How Americans Rate Their Overall Oral Health
In a 2015 survey, only 30% of US adults reported the condition of their mouth as “very good.” And only 15% of those from low income households said the same.
A full 20% admitted that they suffered from anxiety because of their admittedly poor oral health.
Additionally, oral health in children and in senior citizens was significantly worse than in the general population.
How Prevalent Is Gum Disease?
Between 15% and 20% of US adults have some stage of gum disease, ranging from mild gingivitis to advanced periodontitis. But around fifty to seventy percent of all US adults age 30 and up have signs of gum disease beginning to develop.
Gum disease begins when bacteria colonies multiply on built up plaque on the gums and on the teeth at and below the gum line. Over time, the gums are eaten away by bacterial inflammation and the infection grows worse, causing bleeding of the gums, pain, bad oral odor, and ultimately tooth decay and/or tooth loss.
How Prevalent Are Cavities?
Cavities (caries) are a form of tooth decay, which can be prevented by regular brushing, flossing, and use of an antiseptic mouthwash. However, less than one in six Americans floss daily (16%) , and many (especially children) don’t even brush every day.
Around 90% of Americans have had at least one cavity sometime during their life, and over a quarter of them have an untreated current cavity in their mouth.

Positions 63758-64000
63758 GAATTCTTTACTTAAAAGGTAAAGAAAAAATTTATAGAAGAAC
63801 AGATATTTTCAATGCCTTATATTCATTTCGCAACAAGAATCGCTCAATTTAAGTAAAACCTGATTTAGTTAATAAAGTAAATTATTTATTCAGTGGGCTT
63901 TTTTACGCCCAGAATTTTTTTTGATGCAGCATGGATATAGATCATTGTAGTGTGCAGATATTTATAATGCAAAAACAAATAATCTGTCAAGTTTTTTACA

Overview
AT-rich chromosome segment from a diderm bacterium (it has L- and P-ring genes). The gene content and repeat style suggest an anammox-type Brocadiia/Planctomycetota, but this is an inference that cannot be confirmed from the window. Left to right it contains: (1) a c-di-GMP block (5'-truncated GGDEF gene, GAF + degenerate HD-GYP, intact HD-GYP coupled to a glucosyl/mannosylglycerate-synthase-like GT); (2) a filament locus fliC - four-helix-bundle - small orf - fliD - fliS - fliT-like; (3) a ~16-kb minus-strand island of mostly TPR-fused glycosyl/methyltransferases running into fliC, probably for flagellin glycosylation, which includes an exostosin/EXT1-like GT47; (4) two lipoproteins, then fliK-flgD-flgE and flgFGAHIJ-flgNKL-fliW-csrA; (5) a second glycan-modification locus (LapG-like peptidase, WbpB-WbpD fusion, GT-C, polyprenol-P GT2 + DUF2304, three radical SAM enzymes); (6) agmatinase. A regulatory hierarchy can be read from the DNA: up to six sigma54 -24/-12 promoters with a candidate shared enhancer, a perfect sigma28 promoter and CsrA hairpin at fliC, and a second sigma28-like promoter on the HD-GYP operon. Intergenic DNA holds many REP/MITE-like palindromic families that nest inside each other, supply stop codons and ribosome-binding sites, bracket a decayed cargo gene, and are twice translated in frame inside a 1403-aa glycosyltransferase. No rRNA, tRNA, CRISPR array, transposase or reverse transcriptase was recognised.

Among children 6 to 8 years old, over 50% had cavities in primary teeth – which will of course be corrected when they get their secondary teeth but it reflects poor oral hygiene habits that could continue and ultimately damage their permanent teeth and their oral health as they go through life.
But there are improvements in cavity prevention as well, with communities where fluoride is added to the water supply seeing 25% fewer cavities. And many mobile dental units at schools are helping low income kids get fillings when they need them.
How Prevalent Is Tooth Loss?
Around half of Americans are missing at least one tooth, and some 40 million are missing all of them. About 30% of those between ages 65 and 75 have no natural teeth left.
Tooth loss is higher in seniors and in low income households. The most common causes are cavities, gum disease, and mouth trauma. A lack of oral health awareness also contributes indirectly by fostering lower levels of good oral care at home.
Many oral health problems are preventable via proper oral hygiene at home, regular dental/periodontal check-ups, avoiding high-sugar foods/drinks, quitting smoking cigarettes, and getting help quickly when dental problems are first discovered.
Find out more about how to maintain good oral health by contacting Dr. Raymond A. Kenzik in Ormond Beach, FL, today!